Ken Kirkland remembers the first time he won against his father at chess.
“I was 11 or 12 before I finally beat him,” Kirkland said, “I remember the moment that I put the piece down to seal the deal. He was first in shock, then he looked embarrassed, then he got a look on his face like I had just gotten a badge of accomplishment.”
Kirkland has been playing chess since he was four years old. “I am going to reserve how many years it has been since,” Kirkland said, “but I will say it is over 40.”
Chess is an ancient game, with its origins traced back to sixth century India. Two players each use 16 pieces to try to dominate the 64-square board. The game ends when one player places the piece representing the opponent’s King in a position of unavoidable capture, known as a checkmate.
With the Netflix miniseries “The Queen’s Gambit” creating a resurgence of interest in the royal game, Kirkland has set his sights on bringing chess to the San Juan Bautista area.
“I have a friend I play chess with in Morgan Hill,” Kirkland said. “And he told me there was nobody teaching chess in San Juan Bautista. So I decided this was going to be one of my landing points. My whole goal is to have a tournament here one day, maybe in the spring. I want San Juan Bautista to have its first United States Chess Federation tournament.”
Kirkland picked up his interest in chess from one of the nuns teaching at the Catholic school he attended in his youth.
“She introduced me to two things I had never heard of: chess and opera,” Kirkland said. “They did not teach either there, but she thought I had the aptitude for them. I learned from her, with her setting up the standards. Later on, when I was six, I found out my dad played chess and that is where the battleground was formed.”
Kirkland started playing at school, and at chess clubs and tournaments in the Cleveland area. He found chess broke down barriers to opportunities that might otherwise have been denied a Black youth.
“I got to play in a lot of places that you could not ordinarily go to,” Kirkland said. “Some of them were ethnically divided, however I was able to cross those lines because of my chess skills. I was able to go to the Italian, Hungarian, Russian, German, all these different little sects. I was able to cross cultures because I was a great chess player.”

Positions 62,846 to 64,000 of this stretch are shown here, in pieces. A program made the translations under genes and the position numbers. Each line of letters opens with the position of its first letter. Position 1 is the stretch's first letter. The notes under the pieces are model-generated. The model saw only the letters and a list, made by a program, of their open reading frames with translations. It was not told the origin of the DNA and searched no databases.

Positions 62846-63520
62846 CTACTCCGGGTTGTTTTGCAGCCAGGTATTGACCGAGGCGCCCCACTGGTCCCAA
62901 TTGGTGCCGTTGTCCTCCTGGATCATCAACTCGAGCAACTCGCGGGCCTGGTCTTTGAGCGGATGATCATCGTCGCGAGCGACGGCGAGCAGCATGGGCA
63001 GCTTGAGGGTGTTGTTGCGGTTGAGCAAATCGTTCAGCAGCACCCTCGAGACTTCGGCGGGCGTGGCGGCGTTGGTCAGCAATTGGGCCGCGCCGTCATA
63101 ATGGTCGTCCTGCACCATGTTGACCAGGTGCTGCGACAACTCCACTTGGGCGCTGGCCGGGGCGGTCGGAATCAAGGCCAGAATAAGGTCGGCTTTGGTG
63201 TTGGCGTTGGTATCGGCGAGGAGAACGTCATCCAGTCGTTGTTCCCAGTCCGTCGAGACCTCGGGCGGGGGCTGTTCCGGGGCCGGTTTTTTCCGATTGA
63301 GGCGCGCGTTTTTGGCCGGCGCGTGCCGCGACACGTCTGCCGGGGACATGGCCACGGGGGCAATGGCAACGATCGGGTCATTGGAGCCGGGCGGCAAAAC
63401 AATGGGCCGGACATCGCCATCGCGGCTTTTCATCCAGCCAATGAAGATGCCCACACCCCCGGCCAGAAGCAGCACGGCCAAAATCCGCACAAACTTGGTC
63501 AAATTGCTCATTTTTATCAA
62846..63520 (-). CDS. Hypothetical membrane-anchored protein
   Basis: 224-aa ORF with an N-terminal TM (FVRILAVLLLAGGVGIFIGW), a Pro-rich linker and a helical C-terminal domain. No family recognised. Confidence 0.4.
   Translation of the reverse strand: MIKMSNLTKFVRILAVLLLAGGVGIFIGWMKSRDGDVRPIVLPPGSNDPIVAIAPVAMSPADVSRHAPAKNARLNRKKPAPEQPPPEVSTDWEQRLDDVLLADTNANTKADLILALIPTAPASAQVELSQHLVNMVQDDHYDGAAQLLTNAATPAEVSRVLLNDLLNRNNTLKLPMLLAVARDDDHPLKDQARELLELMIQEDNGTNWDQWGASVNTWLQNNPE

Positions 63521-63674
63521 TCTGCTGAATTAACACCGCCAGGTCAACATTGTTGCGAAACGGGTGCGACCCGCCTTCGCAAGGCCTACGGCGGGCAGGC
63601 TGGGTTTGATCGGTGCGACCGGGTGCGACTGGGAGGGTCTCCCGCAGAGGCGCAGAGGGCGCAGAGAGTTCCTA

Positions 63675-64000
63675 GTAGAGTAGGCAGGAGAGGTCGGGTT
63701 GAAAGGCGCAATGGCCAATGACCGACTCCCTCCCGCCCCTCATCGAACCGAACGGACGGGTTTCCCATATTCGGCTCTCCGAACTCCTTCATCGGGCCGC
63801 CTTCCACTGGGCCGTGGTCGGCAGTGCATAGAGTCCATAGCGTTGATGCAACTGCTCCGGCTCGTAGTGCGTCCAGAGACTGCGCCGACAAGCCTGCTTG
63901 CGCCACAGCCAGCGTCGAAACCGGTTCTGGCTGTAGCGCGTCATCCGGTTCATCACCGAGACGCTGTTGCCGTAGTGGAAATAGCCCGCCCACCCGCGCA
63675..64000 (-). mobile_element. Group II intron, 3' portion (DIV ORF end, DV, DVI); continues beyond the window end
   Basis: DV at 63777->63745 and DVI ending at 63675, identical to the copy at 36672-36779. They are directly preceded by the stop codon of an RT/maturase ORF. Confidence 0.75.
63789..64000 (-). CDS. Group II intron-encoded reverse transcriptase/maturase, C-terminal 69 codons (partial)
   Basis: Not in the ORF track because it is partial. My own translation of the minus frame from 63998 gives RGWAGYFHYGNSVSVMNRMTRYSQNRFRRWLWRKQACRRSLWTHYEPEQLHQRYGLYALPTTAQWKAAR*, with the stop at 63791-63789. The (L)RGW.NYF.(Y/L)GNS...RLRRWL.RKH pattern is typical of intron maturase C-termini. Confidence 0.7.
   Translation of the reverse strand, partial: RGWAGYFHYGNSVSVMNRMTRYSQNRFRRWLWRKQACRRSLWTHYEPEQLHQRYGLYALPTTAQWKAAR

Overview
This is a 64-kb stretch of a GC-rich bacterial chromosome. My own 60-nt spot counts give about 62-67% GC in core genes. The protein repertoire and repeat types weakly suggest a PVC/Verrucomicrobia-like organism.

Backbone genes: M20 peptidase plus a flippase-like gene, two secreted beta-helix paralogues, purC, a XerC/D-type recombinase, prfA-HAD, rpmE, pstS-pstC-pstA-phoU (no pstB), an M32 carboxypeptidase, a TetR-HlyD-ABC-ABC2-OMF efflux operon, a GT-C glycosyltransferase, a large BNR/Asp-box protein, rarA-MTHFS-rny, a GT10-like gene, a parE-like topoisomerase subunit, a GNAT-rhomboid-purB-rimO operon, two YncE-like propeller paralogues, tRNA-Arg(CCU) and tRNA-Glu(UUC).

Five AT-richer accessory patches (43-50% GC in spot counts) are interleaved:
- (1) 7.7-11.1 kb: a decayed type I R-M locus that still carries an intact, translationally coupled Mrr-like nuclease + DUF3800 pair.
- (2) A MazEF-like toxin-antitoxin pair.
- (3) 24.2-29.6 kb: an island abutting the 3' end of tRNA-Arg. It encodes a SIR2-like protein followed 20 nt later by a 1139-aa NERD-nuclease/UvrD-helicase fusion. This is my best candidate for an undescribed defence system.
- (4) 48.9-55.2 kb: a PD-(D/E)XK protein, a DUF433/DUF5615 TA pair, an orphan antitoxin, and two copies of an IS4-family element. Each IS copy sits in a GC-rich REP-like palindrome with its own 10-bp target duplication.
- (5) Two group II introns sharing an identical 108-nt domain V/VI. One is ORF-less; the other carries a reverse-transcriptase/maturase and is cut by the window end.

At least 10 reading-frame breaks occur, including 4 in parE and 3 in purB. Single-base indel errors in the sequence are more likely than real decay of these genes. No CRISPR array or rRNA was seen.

Kirkland said he became exhausted with the pressures of tournament chess and moved on to casual games and teaching instead.
“I got a little frustrated with the United States Chess Federation,” he said. “I started playing what they call ‘coffeehouse style.’ I hung up the tournaments because they made me over-competitive, and I want to reserve that energy and skill to teach other people how to play quickly.”
Kirkland started teaching chess around 1982, when he was going to community college, as a response to what he saw in his fellow students.
“I noticed the kids were having a problem with school, particularly kids at risk,” Kirkland said. “I determined they had problems because they were too emotional. They didn’t plan. They didn’t think in advance. So I developed a program called ‘Think Before You Move.’ It centered around the rule that if you touch a piece in chess, you have to move it. And there is no second chance. So you really need to think about the consequences of your move.”
He began with programs in two schools in Cleveland and said local educators were impressed with his results.
“They told me as a result of the class, the level of intelligence and patience in those kids rose up,” Kirkland said. “It is something I really hold on to today.”
Kirkland said he has taught chess professionally for 20 years and has successfully used this program in over 70 schools across the country. Because of COVID-19 restrictions, Kirkland now offers instruction through his website, Kaptain Kirk Chess.
“I offer Zoom classes and it is attached to an online class which allows students to learn 24 hours a day,” Kirkland said. “It is another nice way to keep the kids active rather than just watching TV. The key thing about chess is that it is a way to exercise and measure your ability to focus, which is really vital to everything you do in life.”
While getting the word out on his classes through social media, Kirkland has also been playing chess at the parklet in front of Mrs. B’s Z-Place in San Juan Bautista, owned by his friend Patricia Bains, and offering impromptu instruction to passersby.
Recently, BenitoLink caught up with Kirkland as he was explaining details of the game to local resident Ruby Hill.
“I thought his approach was very interesting,” Hill said. “He connected the game to love and how men and women relate. He explained how chess is creative and mathematical at the same time, which I like as an artist. It seems like he has a deep understanding of the game and also of the game of life.”
Kirkland is interested not in producing the next Bobby Fischer or Beth Harmon, and in fact will hand off his more advanced players to professional chess coaches.
“The type of people I want as students are not chess experts,” Kirkland said. “I am interested in the people who don’t know how to play or found it impossible to play. I get a great joy in showing them how this can help them to achieve the goal of playing and perhaps use that towards their other goals.”
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